Tuesday 15 January 2013

Fatties like me need a stronger warning than red lights

As the economy falters, Government cuts bite, libraries close and the shutters go up on yet more failing retailers, I feel an increasingly desperate urge to identify something that may cheer us up in 2013.

Last year at least we had the Diamond Jubilee and the Olympics. Already the hysterical media overreaction to David Bowie’s new single has underlined how desperate we are for the smallest shred of non-bad news.

Searching the Internet for more of the same, I was reminded that this is to be the great year when we are at last blessed with a uniform system of traffic light labelling for foodstuffs. Hurrah!

Well, I say “uniform”, but in fact the system will only definitely apply to the own label products of supermarkets that have been bullied into voluntary compliance by the Government, with the aid of assorted no doubt well-intentioned pressure groups.

Because food labelling is one of the many areas on which our own Government has surrendered its competence to the EU, it cannot actually impose a system that would cover branded food manufacturers as well as retailers.

This raises the possibility that consumers may baulk at all the glowing red lights on a Tesco chocolate bar, and pick a warning-free Cadbury’s one instead.

This will only happen, of course, if we assume that shoppers are terminally thick. But then that does seem to be the principle on which the whole labelling system, like most Government advice, is predicated.

How many of us really need little coloured spots to tell us that an apple will do us more good than a packet of lard, or that a green salad is likely to prove healthier than a stuffed crust pepperoni pizza with extra mozzarella?

Can it really be sensible to plaster red warnings across natural products that have been part of the human diet for centuries, like red meat, cheese, cream and sugar, while green lighting artificially contrived and industrially produced “lite” alternatives?

I write this as an overweight man who has been enjoined by his doctor to eschew such small pleasures as cakes, and to eat bread with only “a scrape” of some ghastly yellow cholesterol-reducing spread.

I ignore this advice as I prepare my toast nearly every morning for the simple reason that butter is absolutely delicious, while the alternative has all the taste appeal of a dollop of lubricating oil.

If my doctor is reading this, I do at least have brown toast

The whole food industry has been working for years to meet assorted targets for the reduction of fat, salt and sugar. Where they have failed, it is almost invariably because the reformulated product doesn’t taste anything like as good as the original.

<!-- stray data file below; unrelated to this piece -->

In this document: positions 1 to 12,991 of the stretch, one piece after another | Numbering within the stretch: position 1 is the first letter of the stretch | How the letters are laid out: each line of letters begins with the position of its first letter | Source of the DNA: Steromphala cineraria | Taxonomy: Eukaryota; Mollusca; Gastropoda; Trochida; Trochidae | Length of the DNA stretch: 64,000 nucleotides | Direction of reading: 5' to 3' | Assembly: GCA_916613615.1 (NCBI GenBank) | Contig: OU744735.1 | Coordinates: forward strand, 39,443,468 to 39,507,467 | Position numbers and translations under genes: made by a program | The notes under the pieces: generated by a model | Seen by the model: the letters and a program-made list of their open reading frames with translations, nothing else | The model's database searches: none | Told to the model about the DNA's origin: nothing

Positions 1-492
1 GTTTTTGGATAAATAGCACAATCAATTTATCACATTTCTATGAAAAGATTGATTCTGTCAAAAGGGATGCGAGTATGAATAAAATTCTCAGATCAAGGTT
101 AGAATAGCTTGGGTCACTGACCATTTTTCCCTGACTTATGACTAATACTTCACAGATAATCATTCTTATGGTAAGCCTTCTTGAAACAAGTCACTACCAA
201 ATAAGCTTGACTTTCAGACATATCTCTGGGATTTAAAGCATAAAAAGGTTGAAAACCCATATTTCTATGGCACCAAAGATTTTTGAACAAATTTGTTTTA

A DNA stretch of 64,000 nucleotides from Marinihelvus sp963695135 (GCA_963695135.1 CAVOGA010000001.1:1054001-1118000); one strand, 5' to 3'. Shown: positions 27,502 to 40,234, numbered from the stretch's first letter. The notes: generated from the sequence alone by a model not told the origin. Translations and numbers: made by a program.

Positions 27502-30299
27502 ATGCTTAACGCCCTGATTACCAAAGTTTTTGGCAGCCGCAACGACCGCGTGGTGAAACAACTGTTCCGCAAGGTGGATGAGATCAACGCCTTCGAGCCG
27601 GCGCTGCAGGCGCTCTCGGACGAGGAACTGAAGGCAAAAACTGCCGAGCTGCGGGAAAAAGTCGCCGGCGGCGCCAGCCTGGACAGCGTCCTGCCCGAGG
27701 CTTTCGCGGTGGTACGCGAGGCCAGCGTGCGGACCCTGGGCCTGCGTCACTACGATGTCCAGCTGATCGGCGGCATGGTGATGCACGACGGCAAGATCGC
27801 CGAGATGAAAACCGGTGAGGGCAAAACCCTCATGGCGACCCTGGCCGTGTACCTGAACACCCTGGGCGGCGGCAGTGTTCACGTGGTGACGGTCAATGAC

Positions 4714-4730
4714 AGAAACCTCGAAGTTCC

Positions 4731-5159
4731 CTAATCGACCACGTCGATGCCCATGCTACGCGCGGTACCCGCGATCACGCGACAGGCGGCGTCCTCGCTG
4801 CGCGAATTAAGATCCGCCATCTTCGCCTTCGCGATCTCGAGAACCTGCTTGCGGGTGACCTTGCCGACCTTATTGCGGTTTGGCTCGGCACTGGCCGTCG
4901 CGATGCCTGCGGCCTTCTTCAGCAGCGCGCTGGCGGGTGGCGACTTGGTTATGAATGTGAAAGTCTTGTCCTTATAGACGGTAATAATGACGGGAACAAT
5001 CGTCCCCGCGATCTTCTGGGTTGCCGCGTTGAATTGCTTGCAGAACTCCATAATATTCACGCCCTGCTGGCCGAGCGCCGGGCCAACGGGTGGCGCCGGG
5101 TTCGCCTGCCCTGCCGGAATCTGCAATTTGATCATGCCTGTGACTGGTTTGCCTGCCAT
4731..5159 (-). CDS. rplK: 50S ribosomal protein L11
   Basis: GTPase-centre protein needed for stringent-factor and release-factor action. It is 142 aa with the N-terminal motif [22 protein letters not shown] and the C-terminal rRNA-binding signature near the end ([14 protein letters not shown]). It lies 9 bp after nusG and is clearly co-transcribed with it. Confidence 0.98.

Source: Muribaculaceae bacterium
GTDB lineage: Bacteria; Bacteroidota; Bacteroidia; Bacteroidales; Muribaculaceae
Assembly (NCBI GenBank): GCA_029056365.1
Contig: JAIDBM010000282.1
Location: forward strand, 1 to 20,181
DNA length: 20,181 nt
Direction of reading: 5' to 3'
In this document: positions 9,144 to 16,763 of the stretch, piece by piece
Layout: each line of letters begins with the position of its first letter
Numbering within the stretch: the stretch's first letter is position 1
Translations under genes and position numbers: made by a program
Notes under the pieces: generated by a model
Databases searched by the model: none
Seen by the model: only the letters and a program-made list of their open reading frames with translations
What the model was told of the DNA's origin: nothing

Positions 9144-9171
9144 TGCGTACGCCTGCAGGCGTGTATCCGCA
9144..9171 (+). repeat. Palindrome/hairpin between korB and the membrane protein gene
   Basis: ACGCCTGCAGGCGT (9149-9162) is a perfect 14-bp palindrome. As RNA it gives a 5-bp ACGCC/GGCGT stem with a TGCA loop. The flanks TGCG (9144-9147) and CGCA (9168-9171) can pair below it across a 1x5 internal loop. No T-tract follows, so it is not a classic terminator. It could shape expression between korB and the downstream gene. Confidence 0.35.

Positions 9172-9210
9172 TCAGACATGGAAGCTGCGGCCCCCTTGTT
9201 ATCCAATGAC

Admittedly time may help to resolve this. I have not added sugar to hot drinks or salt to pretty much anything for years, and consequently find many prepared foods far too sweet or salty for my taste.

I do appreciate the value of having all the facts about any product’s contents at my fingertips, particularly its calorie count. It came as a revelation when I finally grasped that the lunchtime sandwich I sometimes grabbed as a “light” alternative usually contained many more calories than a proper meal.

Four years ago I achieved a significant and undoubtedly beneficial weight loss that I would never have accomplished without this information. Now, like most dieters, I need to go through the whole rigmarole again. Not because I am inadequately informed, but because I am a greedy so-and-so who cannot consume treats in moderation.

I don’t need telling what is bad for me. I need something to discourage me from eating too much of it. Putting a series of red traffic lights on the front of the pack is not going to be of the slightest assistance.

What might help would be to take a leaf from the anti-smoking campaigners’ book and plaster packs with images of the awful consequences of over-indulgence. Food’s equivalent of a horrific tumour could be an image of the late Sir Cyril Smith.

In miniature, smiling and giving an encouraging thumbs-up on a salad; vastly enlarged and menacing on a meat pie.

Yes, that thought has made me revisit my plans for lunch already. Lettuce, anyone?

Originally published in The Journal, Newcastle upon Tyne.

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